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Commodity Monthly Newsletter: October 2012 Recap
Livestock Spared from Commodity Decline  
Macroeconomic Review: The month of October brought mixed news and negative performance. Commodity momentum slowed considerably on persistent concerns regarding global GDP growth, as the IMF and World Bank cut growth forecasts for China and the world. A disappointing U.S. corporate earnings season was also a significant cause of the decline in commodities. Pessimism overshadowed upbeat economic reports on consumer spending, industrial production, housing starts and U.S. employment. The next few months, however, may offer refuge for natural gas, which could benefit from the cold winter experts anticipate.

Sector Review: Livestock was the best performing and only positive sector in a month of mostly negative performance. Agriculture, energy and precious metals all declined on global growth concerns, along with the worst performing sector, industrial metals, despite tightening of supply due to the current labor strike in South Africa.
CMCI versus Traditional Commodity Indices
(CMCI = UBS Bloomberg Constant Maturity Commodity Index)
Hypothetical Growth of $10,000: November 1, 2002 — October 31, 20121,2,3 
CMCI Growth of $10,000 Graph

Monthly Performance Attribution: CMCI decreased 4.10% for the month of October. Livestock was the best performing sector, contributing 0.11% to Index performance. Precious metals and agriculture were negative for the month, detracting 0.24% and 0.87%, respectively, from Index performance. Energy and industrial metals were the worst performing sectors, detracting 1.14% and 1.99%, respectively, from Index performance.

Roll Impact on Performance (Contango versus Backwardation): The impact of roll yield on CMCI was -0.04% versus 0.14% and -1.34% for the S&P GSCI and the DJ UBS CI, respectively. WTI contango and Brent backwardation both widened. Natural gas contango widened significantly and remained at even more severe levels than during September. Sugar moved further into backwardation and wheat contango widened during the month. Copper moved into backwardation and silver moved into contango, while gold contango narrowed slightly.

Average Annual Returns (%) as of October 31, 20121,3
CMCI Average Annual Returns Table 

CMCI Methodology: CMCI is a next generation commodity index diversified across maturities, minimizing its exposure to the front end of the futures curves. By spreading its exposure across multiple maturities and maintaining a constant maturity per commodity, the Index seeks to mitigate the impacts of negative roll yield in contango environments. For more information on commodity futures, please read: The HAI Contango Report.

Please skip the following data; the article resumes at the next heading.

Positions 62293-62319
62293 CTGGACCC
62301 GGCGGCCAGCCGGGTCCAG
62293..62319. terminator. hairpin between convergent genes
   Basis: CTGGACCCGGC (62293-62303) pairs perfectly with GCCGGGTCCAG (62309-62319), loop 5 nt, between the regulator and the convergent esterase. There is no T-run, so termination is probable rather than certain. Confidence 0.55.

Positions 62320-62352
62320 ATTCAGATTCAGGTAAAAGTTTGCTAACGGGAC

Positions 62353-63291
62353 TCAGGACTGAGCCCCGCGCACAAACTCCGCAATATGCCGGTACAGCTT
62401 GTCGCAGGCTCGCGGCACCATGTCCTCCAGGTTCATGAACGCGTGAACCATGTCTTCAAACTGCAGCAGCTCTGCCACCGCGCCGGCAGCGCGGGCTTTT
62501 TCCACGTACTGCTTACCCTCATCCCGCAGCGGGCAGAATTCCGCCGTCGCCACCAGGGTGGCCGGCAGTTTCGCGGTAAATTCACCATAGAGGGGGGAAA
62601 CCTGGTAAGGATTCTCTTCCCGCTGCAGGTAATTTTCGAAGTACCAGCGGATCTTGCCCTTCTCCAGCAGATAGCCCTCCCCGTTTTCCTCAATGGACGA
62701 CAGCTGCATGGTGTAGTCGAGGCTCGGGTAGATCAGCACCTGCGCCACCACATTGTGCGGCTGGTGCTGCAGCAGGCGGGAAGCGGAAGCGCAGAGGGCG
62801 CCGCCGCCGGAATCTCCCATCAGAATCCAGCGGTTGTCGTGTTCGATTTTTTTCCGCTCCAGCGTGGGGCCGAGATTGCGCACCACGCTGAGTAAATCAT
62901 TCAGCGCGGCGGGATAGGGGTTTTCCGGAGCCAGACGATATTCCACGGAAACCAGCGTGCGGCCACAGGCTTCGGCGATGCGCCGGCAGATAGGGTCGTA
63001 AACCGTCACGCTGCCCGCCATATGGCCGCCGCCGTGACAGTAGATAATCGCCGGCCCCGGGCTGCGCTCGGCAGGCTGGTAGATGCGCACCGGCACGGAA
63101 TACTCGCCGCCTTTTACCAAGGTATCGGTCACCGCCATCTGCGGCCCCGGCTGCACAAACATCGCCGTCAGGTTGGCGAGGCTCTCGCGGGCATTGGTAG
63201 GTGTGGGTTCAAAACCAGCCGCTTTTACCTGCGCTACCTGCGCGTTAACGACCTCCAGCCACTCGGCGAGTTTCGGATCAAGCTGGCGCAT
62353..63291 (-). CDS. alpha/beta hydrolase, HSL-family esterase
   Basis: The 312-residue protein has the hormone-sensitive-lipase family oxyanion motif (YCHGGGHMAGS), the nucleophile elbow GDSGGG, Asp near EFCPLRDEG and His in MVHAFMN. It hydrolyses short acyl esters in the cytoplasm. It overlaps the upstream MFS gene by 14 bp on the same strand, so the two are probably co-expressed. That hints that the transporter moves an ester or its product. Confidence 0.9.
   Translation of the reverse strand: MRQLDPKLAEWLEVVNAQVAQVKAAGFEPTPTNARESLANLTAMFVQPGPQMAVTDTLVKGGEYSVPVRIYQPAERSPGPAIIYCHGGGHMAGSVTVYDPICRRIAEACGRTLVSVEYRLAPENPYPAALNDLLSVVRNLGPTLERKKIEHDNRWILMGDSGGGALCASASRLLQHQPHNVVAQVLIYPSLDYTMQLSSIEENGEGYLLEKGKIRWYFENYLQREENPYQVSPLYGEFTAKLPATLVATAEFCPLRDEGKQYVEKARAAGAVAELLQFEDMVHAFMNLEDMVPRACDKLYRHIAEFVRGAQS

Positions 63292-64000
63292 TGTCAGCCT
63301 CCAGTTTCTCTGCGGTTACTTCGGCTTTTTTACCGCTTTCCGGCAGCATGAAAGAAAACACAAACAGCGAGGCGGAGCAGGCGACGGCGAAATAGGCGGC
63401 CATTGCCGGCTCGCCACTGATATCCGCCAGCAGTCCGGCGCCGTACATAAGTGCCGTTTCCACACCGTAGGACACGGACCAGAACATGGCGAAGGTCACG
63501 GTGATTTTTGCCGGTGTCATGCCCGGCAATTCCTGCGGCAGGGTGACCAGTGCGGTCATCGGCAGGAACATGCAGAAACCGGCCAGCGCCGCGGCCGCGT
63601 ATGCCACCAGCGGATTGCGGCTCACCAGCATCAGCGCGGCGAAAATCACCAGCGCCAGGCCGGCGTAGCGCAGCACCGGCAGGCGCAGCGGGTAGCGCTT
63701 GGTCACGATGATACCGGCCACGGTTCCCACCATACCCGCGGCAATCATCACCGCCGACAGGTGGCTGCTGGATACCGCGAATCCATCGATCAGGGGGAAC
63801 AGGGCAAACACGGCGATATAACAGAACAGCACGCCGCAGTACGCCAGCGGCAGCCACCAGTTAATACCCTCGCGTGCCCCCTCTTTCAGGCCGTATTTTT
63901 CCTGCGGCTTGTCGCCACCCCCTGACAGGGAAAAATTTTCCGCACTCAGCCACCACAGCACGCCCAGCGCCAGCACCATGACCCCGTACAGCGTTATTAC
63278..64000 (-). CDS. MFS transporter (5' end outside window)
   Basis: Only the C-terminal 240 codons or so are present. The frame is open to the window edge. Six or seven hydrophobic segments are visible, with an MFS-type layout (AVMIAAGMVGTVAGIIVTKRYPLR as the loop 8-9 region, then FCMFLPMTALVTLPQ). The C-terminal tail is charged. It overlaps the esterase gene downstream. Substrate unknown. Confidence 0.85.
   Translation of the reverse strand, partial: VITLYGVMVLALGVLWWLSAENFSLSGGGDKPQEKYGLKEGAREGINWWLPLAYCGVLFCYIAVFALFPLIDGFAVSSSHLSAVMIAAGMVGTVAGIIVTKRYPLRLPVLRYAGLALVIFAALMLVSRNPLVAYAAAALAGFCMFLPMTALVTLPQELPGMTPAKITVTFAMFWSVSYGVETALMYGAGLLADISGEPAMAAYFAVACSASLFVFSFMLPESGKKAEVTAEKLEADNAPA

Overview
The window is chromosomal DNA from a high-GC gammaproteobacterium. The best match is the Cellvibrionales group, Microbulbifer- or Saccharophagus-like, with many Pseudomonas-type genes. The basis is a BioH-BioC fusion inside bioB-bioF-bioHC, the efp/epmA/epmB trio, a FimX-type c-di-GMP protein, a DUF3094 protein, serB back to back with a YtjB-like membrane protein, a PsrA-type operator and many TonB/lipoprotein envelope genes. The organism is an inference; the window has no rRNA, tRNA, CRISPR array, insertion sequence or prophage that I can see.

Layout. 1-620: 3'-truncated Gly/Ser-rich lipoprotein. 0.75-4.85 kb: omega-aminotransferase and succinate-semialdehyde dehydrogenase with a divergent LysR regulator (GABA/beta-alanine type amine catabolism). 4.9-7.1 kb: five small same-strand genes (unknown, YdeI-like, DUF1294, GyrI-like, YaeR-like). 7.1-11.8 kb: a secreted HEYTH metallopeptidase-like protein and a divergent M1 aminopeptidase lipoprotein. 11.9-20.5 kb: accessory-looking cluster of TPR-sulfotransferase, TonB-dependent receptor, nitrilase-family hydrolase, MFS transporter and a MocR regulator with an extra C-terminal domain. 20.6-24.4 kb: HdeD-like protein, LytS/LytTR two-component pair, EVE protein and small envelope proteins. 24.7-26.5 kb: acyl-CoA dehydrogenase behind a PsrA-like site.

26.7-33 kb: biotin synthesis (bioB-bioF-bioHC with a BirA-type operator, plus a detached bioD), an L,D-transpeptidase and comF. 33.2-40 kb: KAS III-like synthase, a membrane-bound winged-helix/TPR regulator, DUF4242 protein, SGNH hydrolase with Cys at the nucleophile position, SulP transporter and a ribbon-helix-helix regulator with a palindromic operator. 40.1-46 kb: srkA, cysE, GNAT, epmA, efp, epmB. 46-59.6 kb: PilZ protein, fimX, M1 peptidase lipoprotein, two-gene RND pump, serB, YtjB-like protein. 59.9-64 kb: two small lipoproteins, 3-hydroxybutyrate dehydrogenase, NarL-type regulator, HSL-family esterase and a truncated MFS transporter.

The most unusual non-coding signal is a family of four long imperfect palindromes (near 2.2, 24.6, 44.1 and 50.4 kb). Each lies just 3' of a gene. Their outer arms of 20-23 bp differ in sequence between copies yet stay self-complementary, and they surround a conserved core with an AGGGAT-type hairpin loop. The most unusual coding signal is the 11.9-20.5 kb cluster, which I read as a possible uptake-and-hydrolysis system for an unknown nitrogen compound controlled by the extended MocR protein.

White Paper: For more information on next generation indices, please read: Expanding Asset Allocation Programs.

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1CMCI's live inception date is January 1, 2007. All performance information presented for the Index covering the period prior to January 1, 2007 is based on hypothetical, back-tested data. Prior to such date, the Index was not calculated in real time by an independent calculation agent. Hypothetical, back-tested performance has inherent limitations and is not indicative of future results. No representation is being made that any investment will achieve performance similar to that shown. In addition, hypothetical performance does not involve financial risk, and no hypothetical performance can completely account for the impact of financial risk (such as the ability to withstand losses) or other factors in actual trading.

2The graph above illustrates a hypothetical $10,000 investment. Graph source: Van Eck Research, Pertrac, Bloomberg.

3All indices are unmanaged and include the reinvestment of all dividends, but do not reflect the payment of transaction costs, advisory fees or expenses that are associated with an investment in the Fund. An index's performance is not illustrative of a fund's performance. Indices are not securities in which investments can be made. Results reflect past performance and do not guarantee future results. This performance is historical and is provided to illustrate market trends. The DJ UBS CI is composed of futures contracts on 19 physical commodities. The S&P GSCI is composed of futures contracts on 24 physical commodities, with high energy concentration and limited diversification. Both indices buy and sell short-term (i.e., "front month") futures contracts. In comparison, the UBS CMCI is composed of futures contracts on 27 physical commodities and buys and sells contracts with maturities of three months and, for some commodities, up to three years.

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